Anyone compiling a family history or other research project may confront the problem of finding people who have died. Whether searching for a death certificate or creating a basis for finding other information about the person's life, the original search steps are similar. Use family and friends' stories and free public records to begin your search. After you have located the deceased, other resources, both free and commercial, can expand information about their lives. Be prepared to persist in your search, and enjoy the process of finding someone others may have wondered about and missed.
Gather the Basic Information
Assemble existing information on the deceased's full name and probable location at the end of life. Ask relatives and friends for pertinent information: his first and middle name if you have only a nickname (Charles Windham Smith, rather than Buddy), any occupational or membership information (an electrician and a Mason), his last known location (from Maple Street to somewhere outside Indianapolis) and an approximate span of years in which he might have died (he moved away several years after retirement because he was no longer able to shovel snow; his sister received a Christmas card in 1985). The stories of family members and friends all contain clues that will help in your search. Public record searches are often based on 10-year spans of time.
Look for Official Records
Directly contact the Office of Vital Statistics closest to where the deceased may have died. Usually records of birth, marriage and death are registered at both a county and state level. Often counties will transfer records after a number of years and refer you to the state. You may be required to complete a request on paper or online, state the reason you wish this information and pay a small search and copying fee. Many commercial companies will conduct a search for you; remember that you are likely to pay additional fees for their services.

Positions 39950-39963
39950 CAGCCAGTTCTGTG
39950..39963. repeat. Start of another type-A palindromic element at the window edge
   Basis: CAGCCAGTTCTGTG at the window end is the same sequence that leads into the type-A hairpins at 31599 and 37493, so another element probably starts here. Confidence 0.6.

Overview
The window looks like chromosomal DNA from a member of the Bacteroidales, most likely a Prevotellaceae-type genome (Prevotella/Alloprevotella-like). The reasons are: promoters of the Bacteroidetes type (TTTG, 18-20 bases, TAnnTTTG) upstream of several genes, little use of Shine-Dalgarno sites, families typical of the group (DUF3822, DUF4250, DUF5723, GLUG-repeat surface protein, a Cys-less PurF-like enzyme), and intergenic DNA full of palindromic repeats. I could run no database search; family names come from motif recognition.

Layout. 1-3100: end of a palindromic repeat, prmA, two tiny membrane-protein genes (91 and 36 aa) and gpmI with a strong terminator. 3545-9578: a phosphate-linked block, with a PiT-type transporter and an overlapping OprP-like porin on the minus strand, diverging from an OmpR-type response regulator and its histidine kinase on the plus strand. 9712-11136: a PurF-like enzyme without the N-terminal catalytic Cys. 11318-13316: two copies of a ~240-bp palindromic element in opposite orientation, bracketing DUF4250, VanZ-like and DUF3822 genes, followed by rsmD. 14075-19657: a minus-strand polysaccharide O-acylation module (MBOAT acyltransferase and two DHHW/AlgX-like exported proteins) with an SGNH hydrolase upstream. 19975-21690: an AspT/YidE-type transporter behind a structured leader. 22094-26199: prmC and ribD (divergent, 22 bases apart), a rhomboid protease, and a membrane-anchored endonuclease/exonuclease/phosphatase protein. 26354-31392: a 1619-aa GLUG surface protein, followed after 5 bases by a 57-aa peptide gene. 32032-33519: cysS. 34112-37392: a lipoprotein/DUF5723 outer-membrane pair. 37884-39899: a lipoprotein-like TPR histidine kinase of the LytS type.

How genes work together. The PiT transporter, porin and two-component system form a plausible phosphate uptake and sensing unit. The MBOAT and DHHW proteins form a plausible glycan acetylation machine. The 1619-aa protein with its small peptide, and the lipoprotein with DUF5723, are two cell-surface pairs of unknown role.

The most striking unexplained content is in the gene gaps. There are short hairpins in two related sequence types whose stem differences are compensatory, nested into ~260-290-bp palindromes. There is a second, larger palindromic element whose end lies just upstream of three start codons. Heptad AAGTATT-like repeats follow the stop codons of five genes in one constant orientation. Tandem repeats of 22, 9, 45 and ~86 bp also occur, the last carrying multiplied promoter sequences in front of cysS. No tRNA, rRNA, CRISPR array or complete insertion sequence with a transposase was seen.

Cast a Wide Net
Broaden your search to contiguous states, especially if the last known address was close to a state line. Someone last known to have been living close to the Washington/Oregon border in Washington may have died in either state, whether through moving or an accident. Death from an automobile accident, for example, will be registered in the state where it occurred, not the state where the deceased lived. You can also use possible memberships in national organizations to locate someone who died. Someone known as an active member of the Elks, American Legion or the Masons is likely to have transferred his membership to a local chapter. Contact a state chapter to determine how to search for information. A formerly active labor union member may have received benefits throughout his life. Begin with the local union welfare office or find national contact information through your library.
Genealogy Sites Can Help
Find free or commercial genealogical assistance online. Samples include the USGenWeb Project and the RootsWeb section of Ancestry.com. Free sites provide contact information for public record searches; commercial sites offer both contact information and additional help but charge for membership. Both will save you some time in developing contacts and may also put you in touch with others conducting the same or similar searches.
Someone who's been dead for several years probably won't have much of a social-media footprint, though in some cases you can find profiles on older sites such as MySpace and LiveJournal. Still, social media can be a useful search tool. Look for mentions of the deceased person on occasions such as their birthday, Father's Day or Mother's Day, or around Veteran's Day or Memorial Day in the case of veterans. Look for the names of known relatives on social media sites, and contact them directly. For a "Hail Mary" effort, post a question about the person you're researching and ask people in your own network to share it widely. If the deceased person was active in a given hobby or interest - amateur radio, for example, or vintage-car restoration - you may be able to find old acquaintances through forums dedicated to those interests.
Janet Beal has written for various websites, covering a variety of topics, including gardening, home, child development and cultural issues. Her work has appeared on early childhood education and consumer education websites. She has a Bachelor of Arts in English from Harvard University and a Master of Science in early childhood education from the College of New Rochelle.